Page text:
* Close my office door and block out any interruptions

* Make sure I have the 5D+ instructional framework open and next to me. The vision statements and guiding questions really support my thinking

* I have 4 tabs open on my computer within PIVOT. One is the teacher responses to my wonderings. A second shows the feedback I gave in the previous observation. The third is the teacher’s growth plan and the last is the new feedback I’m about to provide.  I am constantly switching back and forth between those tabs as I decide on what feedback might be in the zone of proximal development for the teacher.

* As far as what I write, here is the format that has worked best for me.

– I thank the teacher for their thinking, reflection, and response

– I share my big takeaways regarding patterns in their overall practice or from this specific lesson. This usually is not tied to their 3-5 areas of focus.

– Finally, I give them 3 pieces of feedback, each tied to an area of focus. Sometimes it’s simply encouraging them to do something that is new to them or they are trying in a new way. It doesn’t always have to be a brand new suggestion or change. Other times it’s a directive and very clear. It could be a question for them to consider or ponder. When I read them back to myself, I always want to be sure they are manageable for the teacher and that I’m able to provide necessary support.

I wanted to take the time to share out some of that thinking and process because it did not come to me naturally. Feel free to call (616-340-9254) or email me (andygsecor@gmail.com) if I can ever be of assistance as you provide feedback to teachers. I’ve sat next to administrators as they’ve gone through the process of deciding what feedback to write and how to write it. Administrators have also asked me to sit in or film their post-observation meetings. If you have questions, a wonder, or advice on how you think I could improve my practice, feel free to contact me!

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“Where Does Average Exist in Your School?”

I am currently reading the book, Culturize, by Jimmy Casas. In the book, Casas asks the question, “Where does average exist in your organization?”  I immediately turned that into, “Where does average exist in our school?”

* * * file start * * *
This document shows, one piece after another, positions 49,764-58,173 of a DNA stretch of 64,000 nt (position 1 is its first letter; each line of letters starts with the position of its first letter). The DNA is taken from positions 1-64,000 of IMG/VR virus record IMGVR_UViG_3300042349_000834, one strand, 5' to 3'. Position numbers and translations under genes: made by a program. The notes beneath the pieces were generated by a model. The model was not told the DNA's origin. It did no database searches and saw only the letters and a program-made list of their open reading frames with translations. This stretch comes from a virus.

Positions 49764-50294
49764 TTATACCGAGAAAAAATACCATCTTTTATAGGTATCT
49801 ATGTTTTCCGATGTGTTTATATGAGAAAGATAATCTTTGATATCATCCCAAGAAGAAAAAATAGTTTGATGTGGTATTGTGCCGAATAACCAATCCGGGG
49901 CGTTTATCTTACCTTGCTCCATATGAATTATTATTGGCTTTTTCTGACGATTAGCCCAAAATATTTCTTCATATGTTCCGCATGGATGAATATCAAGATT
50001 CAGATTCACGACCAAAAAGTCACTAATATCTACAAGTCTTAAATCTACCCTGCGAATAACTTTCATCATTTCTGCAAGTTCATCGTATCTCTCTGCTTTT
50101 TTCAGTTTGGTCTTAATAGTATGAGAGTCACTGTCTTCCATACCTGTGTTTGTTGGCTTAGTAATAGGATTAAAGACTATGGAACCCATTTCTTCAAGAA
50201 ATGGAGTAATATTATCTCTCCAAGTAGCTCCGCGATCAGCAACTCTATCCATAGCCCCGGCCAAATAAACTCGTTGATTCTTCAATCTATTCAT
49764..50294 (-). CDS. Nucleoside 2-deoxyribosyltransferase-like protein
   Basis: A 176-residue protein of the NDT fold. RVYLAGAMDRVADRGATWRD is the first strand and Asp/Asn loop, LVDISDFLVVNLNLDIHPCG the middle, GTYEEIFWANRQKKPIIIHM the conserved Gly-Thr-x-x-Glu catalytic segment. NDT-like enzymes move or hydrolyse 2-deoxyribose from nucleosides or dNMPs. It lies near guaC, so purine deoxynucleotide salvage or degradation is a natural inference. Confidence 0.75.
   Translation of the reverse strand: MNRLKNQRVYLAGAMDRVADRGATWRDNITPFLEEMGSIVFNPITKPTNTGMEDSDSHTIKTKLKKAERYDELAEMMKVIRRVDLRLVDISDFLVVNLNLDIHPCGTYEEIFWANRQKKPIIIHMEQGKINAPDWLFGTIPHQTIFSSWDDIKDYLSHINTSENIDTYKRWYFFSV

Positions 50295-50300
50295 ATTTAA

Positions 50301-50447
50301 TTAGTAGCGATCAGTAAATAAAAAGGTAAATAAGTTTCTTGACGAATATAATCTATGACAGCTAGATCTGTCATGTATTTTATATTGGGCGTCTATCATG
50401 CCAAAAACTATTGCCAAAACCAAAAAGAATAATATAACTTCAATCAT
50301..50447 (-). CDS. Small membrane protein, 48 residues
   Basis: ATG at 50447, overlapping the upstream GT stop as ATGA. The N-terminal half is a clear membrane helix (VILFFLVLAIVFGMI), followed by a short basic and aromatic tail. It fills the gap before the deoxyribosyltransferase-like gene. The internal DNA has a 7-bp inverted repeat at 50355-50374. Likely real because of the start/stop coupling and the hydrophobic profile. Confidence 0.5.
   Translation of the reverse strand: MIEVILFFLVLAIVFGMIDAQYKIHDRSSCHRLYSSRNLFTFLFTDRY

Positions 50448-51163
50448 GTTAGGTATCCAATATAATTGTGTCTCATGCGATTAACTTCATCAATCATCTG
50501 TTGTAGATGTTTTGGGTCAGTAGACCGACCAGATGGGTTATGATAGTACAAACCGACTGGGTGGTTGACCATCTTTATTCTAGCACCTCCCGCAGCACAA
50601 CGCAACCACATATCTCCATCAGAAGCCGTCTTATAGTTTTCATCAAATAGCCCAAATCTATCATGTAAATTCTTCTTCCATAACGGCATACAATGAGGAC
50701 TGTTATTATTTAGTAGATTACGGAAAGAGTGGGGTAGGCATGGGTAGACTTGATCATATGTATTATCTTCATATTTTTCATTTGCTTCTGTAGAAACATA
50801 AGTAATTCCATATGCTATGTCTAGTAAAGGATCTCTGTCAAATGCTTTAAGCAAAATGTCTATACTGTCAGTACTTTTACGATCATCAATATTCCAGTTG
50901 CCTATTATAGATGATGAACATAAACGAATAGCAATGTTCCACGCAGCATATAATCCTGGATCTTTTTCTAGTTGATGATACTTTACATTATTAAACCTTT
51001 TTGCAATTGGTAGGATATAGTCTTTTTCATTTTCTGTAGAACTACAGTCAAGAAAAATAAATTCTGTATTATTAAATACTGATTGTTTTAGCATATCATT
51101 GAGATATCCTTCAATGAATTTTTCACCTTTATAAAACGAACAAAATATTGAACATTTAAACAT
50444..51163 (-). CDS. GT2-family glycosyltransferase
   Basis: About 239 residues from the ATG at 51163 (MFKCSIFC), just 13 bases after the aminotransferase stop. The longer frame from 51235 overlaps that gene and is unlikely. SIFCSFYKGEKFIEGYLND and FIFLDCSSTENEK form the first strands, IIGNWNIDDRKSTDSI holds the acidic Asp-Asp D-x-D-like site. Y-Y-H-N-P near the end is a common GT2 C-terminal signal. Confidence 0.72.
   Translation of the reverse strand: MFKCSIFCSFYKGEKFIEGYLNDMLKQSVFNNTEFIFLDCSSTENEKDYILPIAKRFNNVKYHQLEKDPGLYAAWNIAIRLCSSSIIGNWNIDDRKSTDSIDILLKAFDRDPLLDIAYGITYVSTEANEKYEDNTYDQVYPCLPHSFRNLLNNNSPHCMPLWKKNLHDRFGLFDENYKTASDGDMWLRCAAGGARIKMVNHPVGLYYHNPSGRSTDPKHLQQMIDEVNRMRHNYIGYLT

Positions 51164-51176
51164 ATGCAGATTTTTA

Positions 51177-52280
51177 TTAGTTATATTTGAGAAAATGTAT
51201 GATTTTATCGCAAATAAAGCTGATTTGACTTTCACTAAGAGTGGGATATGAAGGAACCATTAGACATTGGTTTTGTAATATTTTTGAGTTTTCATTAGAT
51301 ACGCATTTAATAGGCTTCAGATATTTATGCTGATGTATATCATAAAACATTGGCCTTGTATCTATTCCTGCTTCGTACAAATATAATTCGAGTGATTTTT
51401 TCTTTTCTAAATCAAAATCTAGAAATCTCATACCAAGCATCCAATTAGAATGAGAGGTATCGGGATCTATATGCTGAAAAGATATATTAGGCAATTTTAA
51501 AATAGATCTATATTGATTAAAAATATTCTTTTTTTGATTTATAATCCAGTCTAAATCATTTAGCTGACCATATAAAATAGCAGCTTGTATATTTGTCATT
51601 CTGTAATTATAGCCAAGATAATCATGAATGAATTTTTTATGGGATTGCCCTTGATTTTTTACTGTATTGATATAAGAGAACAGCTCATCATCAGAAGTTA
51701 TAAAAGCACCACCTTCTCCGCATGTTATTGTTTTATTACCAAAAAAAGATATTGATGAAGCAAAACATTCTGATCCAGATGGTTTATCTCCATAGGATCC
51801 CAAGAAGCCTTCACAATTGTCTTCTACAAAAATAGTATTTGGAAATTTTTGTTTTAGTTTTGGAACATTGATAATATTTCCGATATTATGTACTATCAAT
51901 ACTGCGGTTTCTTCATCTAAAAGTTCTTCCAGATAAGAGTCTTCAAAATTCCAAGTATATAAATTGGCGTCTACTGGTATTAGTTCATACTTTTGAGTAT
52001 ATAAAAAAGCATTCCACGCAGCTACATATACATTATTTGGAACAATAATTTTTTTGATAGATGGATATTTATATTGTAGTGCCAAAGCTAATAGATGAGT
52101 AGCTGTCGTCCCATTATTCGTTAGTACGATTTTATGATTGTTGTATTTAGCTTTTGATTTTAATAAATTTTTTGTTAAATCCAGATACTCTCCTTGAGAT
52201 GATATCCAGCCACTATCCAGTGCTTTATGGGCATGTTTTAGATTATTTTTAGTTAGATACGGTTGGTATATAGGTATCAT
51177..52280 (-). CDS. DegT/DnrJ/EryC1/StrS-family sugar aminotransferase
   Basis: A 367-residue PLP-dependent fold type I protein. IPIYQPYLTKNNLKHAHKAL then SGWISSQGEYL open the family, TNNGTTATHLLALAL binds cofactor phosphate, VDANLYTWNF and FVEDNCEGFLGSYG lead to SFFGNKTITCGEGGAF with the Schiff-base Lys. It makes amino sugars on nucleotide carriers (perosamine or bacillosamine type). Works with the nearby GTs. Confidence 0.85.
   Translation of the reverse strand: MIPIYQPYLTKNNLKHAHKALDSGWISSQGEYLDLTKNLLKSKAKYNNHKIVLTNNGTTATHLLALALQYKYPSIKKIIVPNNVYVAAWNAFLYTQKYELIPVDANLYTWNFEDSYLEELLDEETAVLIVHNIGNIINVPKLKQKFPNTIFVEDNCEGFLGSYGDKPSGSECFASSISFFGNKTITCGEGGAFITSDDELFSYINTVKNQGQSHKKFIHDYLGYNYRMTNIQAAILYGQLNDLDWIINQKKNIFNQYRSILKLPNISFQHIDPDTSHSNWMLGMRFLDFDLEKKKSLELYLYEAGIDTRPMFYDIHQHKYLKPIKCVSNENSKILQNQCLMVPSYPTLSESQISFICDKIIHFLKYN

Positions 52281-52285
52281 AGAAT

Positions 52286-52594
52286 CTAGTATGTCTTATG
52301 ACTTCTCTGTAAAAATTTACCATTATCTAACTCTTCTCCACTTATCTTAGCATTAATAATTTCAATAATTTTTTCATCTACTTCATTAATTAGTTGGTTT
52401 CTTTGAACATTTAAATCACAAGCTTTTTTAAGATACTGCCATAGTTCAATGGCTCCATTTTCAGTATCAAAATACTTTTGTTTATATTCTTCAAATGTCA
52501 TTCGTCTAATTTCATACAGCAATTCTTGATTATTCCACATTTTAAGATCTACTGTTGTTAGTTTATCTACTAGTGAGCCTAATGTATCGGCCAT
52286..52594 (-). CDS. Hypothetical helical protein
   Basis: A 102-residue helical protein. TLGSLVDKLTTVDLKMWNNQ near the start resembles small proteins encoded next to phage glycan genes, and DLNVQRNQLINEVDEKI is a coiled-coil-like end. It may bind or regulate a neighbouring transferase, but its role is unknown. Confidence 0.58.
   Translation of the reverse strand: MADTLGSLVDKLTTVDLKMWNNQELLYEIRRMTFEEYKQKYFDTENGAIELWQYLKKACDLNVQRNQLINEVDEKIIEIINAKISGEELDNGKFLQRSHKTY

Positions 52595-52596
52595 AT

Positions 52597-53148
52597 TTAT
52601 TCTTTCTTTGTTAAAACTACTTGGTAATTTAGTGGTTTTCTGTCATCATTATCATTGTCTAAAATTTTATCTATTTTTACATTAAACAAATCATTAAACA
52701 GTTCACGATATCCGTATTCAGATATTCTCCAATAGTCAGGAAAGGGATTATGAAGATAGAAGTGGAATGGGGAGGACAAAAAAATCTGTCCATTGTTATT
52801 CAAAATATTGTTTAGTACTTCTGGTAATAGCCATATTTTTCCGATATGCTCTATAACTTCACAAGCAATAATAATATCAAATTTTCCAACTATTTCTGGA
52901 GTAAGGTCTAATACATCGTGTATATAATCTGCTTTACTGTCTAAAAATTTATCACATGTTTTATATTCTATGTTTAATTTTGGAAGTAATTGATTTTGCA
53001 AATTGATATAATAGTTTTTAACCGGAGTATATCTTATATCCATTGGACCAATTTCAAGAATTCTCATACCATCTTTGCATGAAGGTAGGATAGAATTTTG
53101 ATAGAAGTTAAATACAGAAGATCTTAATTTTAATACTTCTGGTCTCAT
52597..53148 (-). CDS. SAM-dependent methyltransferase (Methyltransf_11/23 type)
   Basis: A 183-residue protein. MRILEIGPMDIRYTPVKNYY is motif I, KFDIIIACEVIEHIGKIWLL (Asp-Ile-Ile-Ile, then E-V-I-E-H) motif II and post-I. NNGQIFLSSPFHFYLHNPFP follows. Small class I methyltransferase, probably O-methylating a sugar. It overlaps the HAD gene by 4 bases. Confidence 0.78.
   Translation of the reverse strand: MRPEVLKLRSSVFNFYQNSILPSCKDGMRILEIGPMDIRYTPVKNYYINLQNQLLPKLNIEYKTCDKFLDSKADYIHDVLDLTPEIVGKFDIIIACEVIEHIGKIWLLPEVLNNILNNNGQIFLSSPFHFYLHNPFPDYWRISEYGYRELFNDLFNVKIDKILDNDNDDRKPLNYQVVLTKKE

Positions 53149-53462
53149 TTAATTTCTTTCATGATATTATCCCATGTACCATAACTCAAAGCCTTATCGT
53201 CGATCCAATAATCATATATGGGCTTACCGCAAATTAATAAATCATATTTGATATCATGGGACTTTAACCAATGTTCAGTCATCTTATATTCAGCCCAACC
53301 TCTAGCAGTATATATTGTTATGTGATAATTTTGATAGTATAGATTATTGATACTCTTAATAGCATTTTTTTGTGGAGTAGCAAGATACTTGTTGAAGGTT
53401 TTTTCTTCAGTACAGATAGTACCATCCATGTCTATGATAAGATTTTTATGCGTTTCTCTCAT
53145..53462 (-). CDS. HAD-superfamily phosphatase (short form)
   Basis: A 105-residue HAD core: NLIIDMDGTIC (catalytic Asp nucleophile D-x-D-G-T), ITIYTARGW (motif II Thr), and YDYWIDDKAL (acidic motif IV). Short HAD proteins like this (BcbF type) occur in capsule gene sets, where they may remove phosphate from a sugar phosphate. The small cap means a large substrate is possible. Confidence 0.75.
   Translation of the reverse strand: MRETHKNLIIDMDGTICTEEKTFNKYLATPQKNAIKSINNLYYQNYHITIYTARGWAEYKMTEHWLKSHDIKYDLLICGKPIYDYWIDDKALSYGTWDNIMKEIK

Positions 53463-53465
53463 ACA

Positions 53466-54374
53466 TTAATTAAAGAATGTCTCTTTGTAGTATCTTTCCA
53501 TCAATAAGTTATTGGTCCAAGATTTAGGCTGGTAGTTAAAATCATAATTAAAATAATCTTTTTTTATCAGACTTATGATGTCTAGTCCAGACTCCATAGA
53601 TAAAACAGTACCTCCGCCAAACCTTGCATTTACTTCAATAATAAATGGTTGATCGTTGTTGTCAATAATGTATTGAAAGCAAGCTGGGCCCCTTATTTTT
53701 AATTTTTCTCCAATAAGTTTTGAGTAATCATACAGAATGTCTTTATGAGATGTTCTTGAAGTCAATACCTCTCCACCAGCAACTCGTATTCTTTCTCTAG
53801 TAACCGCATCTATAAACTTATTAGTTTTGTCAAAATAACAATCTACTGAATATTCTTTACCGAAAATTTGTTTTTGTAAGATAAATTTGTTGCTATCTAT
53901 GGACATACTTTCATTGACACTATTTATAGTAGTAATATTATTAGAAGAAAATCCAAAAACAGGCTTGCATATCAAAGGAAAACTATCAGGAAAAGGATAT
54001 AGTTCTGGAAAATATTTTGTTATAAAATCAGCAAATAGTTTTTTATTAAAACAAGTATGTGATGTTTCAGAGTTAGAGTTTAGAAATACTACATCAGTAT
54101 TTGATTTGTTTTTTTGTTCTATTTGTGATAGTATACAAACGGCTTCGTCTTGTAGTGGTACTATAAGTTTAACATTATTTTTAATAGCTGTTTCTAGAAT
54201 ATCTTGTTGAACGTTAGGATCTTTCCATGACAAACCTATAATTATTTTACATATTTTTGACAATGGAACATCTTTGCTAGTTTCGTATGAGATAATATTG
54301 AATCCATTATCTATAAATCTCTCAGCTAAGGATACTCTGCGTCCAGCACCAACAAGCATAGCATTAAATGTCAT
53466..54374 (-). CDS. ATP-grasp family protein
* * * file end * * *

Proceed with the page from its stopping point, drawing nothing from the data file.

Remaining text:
download-1.jpgWhen I read that question, it stopped me for a moment. I put the book down and thought about it. However, that isn’t a “think for ten seconds and respond type of question.” So, I picked the book up and started reading again. A few hours later, I took to Twitter and posted that question as it was still on my mind and I wanted to hear other opinions. Then, I asked it to our staff in a feedback section of my weekly update. Their responses furthered my curiosity. Now, 6 days later, here I am, and it was the first thing I thought about when I woke up this morning.

My thought process traveled two directions as I tackled this question. First, who wants to be average at anything? Is anyone signing up for the “Average Husband Club?” Do we gush with pride when our daughter tells us how average we’ve been as a father? School is no different. We do our best to share our positive stories and then work on the things we know that need to be improved. But in my 20 years in this profession, I’m not sure I’ve heard anyone say, “We are really average at that.” Should we be saying that?  Would it help for the average in a school to be labeled and understood?  Clearly, the thought of being average is not appealing to most schools or people in general.download-1.jpg

The other thought was, can a school really be great at everything? Is that realistic? Is having things that are average, normal? Isn’t there always going to be some average everywhere? Even if you get 20 things going in the right direction and they all seem great, will they stay great? Will any regress to average? I think that accepting something may be average and naming it as average are NOT the same thing.  

Back to the question, “Where does average exist in our school?”  I feel compelled to do something further to investigate this question as it relates to our school, my work, and even our profession. I’m confident in the way our structure is set up to improve average, but more interested to hear what various stakeholder groups feel like average is. In this case, I’m more interested in naming it and that process, than fixing it.